b. About the Palmer Project

In 2001 Adelaide sculptor Greg Johns purchased a former sheep grazing property at Palmer, in the rain shadow of the Mount Lofty Ranges, about 70 km east of Adelaide, South Australia. Greg has two main aims for the place:  the display of a collection of his own works and a range of other contemporary sculpture, and ecological rehabilitation. Now known as the Palmer Project it is evolving as a microcosm of the broad range of issues pertinent to the relationship between art and both ecological and cultural sustainability, part of the challenge facing all humanity. It is also a microcosm of broader topographical and cultural landscapes. Adelaide artist Gavin Malone jointly coordinated the exhibition program and sustainability discourse with Greg for its first eleven years. He is now spending more time on his own work, and the administrative aspects of the project have been taken up by Community Project Management Consultant Bill Clifford.

The small township of Palmer sits at the base of the foothills of the eastern escarpment, from where the land slopes towards the River Murray, about 18km to the east. This is the edge of the mallee country, the rainfall being 400 mm (16 in.) per annum. The area is used for mixed farming, cropping and grazing and the indigenous flora of the area has been almost entirely cleared since European settlement. The Indigenous people and traditional custodians of country are the Peramangk and the area has a rich Indigenous history.

Greg’s place is 3.5 km north of the township on the eastern side of Davenport Road. The locale is known as Rathjen Hill which peaks at a few hundred metres. The 163 hectare (403 acre) property is hilly to undulating with a spectacular rock escarpment and three small creek lines, part of the Reedy Creek Catchment which flows to the River Murray. There is scattered remnant vegetation, the main species being the Rock Grass Tree (Xanthorrhorea quadrangulata), Drooping Sheoak (Allocasuarina verticillata), Golden Wattle (Acacia pycnantha) and River Redgum (Eucalyptus camaldulensis) and numerous native grasses and bulbs.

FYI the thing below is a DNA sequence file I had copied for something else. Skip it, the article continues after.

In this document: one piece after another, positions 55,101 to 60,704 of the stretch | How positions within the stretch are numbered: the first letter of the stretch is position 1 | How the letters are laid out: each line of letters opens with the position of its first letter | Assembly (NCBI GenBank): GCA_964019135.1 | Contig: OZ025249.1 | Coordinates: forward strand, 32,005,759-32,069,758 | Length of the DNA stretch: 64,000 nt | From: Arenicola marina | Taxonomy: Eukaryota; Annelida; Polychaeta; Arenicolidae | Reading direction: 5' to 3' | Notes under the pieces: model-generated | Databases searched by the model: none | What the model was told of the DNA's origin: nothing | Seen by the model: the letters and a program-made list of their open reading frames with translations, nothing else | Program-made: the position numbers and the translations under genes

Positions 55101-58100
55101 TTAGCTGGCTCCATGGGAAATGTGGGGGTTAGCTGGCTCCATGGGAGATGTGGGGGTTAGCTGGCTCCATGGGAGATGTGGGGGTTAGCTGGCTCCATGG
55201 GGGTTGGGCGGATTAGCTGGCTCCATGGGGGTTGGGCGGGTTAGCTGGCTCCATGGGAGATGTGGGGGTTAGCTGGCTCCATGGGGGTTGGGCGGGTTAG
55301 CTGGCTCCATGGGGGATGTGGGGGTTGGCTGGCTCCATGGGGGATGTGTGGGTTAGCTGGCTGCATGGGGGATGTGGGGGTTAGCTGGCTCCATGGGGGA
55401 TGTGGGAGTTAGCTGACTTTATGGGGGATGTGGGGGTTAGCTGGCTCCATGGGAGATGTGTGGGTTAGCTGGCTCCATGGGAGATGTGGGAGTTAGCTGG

Sculptural and Cultural Intent
Greg has now placed several of his own works on the property, including new works developed in response to the place. The range of work includes a symbolic reading of the landscape, responding not only to the physical but also the mythical and the spiritual senses of the Australian landscape. He is also developing a collection of other artist’s work; David Kerr, Ian Hamilton, Gavin Malone, Deb Sleeman and Evette Sunset represented to date.

Sculptures are placed in relationship to the whole landscape; it is not a ‘sculpture park’ as such. An exhibition and open day program has commenced and one intent of particular importance is the visitor’s exposure to not only the sculpture but also the ecological landscape, they are symbiotic and interconnected.

Palmer Sculpture Biennial

A biennial exhibition was established in 2004 which includes emerging, mid career and established artists, with diverse styles of practice represented. A distinguished artist is also invited to participate. The exhibitions are organised on the basis of artist goodwill and involvement. Artists visit the site and respond to that experience, enabling a range of contemporary sculptural expression with works somehow complementing rather than competing with the enigmatic landscape.

Friends of Palmer
A Friends group has been established to assist the ecological restoration and other activities. Planting days had been held with assistance of people involved with Palmer (mainly artists) but this is being broadened. Contact Greg or Bill to be involved.

Palmer Project Updates
An email newsletter is sent out about four times a year to keep supporters of Palmer up to date with what’s going on. Contact Bill at jandbclifford@internode.on.net to be included in the distribution.


 
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